Ubisoft has milked the third-person open-world action-adventure framework to death. Immortals Fenyx Rising, the developer’s third game of the same genre in less than two months, was made by the team that previously developed Assassin’s Creed Odyssey and shares much in common with that franchise.
In Immortals, players assume control of Fenyx, a Greek soldier at the center of an epic tale being told to Zeus by the titan Prometheus, who, as per the myth, Zeus has chained to a mountain. Where God of War approached the fantasy world of Greek mythology with solemnity, Immortals has a refreshingly sarcastic tone that pokes fun at the original myths.
Though the setup is fresh, almost nothing else in Immortals is. Just like Assassin’s Creed, the open world of Immortals lends itself to vertical traversal: Fenyx can climb almost anything, and by reaching a summit, players can survey and unlock the surrounding region. Its combat is also reminiscent of Assassin’s Creed, albeit favoring more button-mashing than careful timing. Sneaking is also an option in both, but Immortal’s hack-and-slash fighting is far more polished than its stealth.
What Immortals doesn’t reuse from Assassin’s Creed, it takes from other open-world games, most blatantly Nintendo’s 2017 smash hit The Legend of Zelda: Breath of the Wild. Immortals’ story itself feels derived from Breath of the Wild’s: instead of Link, the protagonist is Fenyx, a lone adventurer who must enlist the aid of fallen deities (read: Zelda’s Champions) in order to regain control of the world from a glowing red monstrous villain (Typhon, instead of Ganon).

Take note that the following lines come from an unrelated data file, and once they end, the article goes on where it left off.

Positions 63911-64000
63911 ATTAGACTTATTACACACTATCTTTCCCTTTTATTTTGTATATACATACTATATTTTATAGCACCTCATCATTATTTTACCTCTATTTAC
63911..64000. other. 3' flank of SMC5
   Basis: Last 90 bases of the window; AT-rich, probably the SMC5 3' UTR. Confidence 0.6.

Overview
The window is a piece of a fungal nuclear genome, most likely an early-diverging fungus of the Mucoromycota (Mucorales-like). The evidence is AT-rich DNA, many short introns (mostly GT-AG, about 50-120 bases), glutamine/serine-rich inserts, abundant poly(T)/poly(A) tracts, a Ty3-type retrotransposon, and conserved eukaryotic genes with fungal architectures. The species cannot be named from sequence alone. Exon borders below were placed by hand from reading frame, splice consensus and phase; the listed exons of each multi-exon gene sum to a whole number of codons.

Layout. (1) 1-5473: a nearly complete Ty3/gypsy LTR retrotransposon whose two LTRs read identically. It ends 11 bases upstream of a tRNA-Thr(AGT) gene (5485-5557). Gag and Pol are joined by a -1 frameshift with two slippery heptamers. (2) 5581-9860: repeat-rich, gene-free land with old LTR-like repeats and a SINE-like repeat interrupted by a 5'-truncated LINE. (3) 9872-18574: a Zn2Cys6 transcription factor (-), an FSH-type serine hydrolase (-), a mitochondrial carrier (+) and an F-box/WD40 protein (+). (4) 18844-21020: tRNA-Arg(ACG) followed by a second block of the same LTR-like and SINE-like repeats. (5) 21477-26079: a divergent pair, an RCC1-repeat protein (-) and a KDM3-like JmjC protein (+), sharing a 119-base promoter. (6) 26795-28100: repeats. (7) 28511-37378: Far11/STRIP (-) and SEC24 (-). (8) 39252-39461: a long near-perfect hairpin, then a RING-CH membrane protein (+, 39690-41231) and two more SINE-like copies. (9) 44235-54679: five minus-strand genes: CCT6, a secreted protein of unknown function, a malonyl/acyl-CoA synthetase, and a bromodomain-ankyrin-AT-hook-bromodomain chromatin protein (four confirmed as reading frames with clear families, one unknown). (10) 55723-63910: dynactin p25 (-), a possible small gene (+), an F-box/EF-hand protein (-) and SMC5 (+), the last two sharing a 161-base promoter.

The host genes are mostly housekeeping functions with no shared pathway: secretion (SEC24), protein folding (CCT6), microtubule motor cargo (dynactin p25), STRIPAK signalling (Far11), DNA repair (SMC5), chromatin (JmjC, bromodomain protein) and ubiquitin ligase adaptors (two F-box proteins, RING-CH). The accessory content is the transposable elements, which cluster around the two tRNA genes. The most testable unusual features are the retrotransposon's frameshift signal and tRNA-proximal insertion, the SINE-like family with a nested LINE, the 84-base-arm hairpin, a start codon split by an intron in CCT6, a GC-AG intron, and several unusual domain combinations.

Immortals’ most fun element is the interdimensional vaults. These are challenging levels that feature elaborate physics-based puzzles, forcing players to use various gameplay mechanics in conjunction and with proper timing. Here too, however, Immortals’ success comes from its lack of scruples. Even the best of Immortal’s vaults feels like a dumbed-down version of Zelda’s perfectly intricate, creative and original puzzle shrines.
Putting aside its egregious lack of imagination, Immortals has many elements of a competent open-world game. The cel-shaded aesthetic and exaggerated character designs suit the game’s satirical sense of humor. Its vibrant world is full of exciting adventures, menacing foes and enticing loot, while its combat, though not particularly deep, is consistently satisfying. Performance-wise, Immortals fairs better than both Watch Dogs: Legion and Assassin’s Creed Valhalla, with few glitches and framerate drops.
The typical Ubisoft open-world issues are still present in Immortals, however. The map is once again stuffed to the brim with unnecessary side objectives that, after a few hours, begin to blend together. Further, progression in Immortals is a massive pain: players can upgrade Fenyx’s health, stamina, special abilities, each of the four potions and four weapons. For each upgradeable attribute, however, players must gather enough of a specific collectible. As a result, leveling-up Fenyx can be a tedious, grind-filled affair. By the time Fenyx is fully upgraded, the main story is almost over, and there is little incentive to keep exploring the world in the post-game.
Ultimately, Immortals is yet another open-world game that would have benefited from a narrower focus. Mashed in alongside genre-typical cut-and-paste elements, much of Immortals’ charm wears off before the game hits its stride. Its narrative is disposably engaging — individual episodes are fun to play in the moment, but nothing, aside from Prometheus’ and Zeus’ humorous narration, leaves a lasting impression. Much of the side content serves no purpose other than to extend the game’s length, resulting in nearly every segment lasting for too long. Despite the appealing visuals, players can’t help but eventually tune out when each combat encounter begins to feel the same.
Had Ubisoft stripped away the filler content, Immortals’ witty writing and puzzle-based gameplay may have elevated the game above generic knockoff status. As it stands, however, Ubisoft’s not-so-original new IP is capable only of providing a shallower version of more fleshed out preexisting experiences.
This review is based on the PlayStation 5 version of Immortals Fenyx Rising.
Neil Haeems is a deputy arts & entertainment editor. Contact him at [email protected].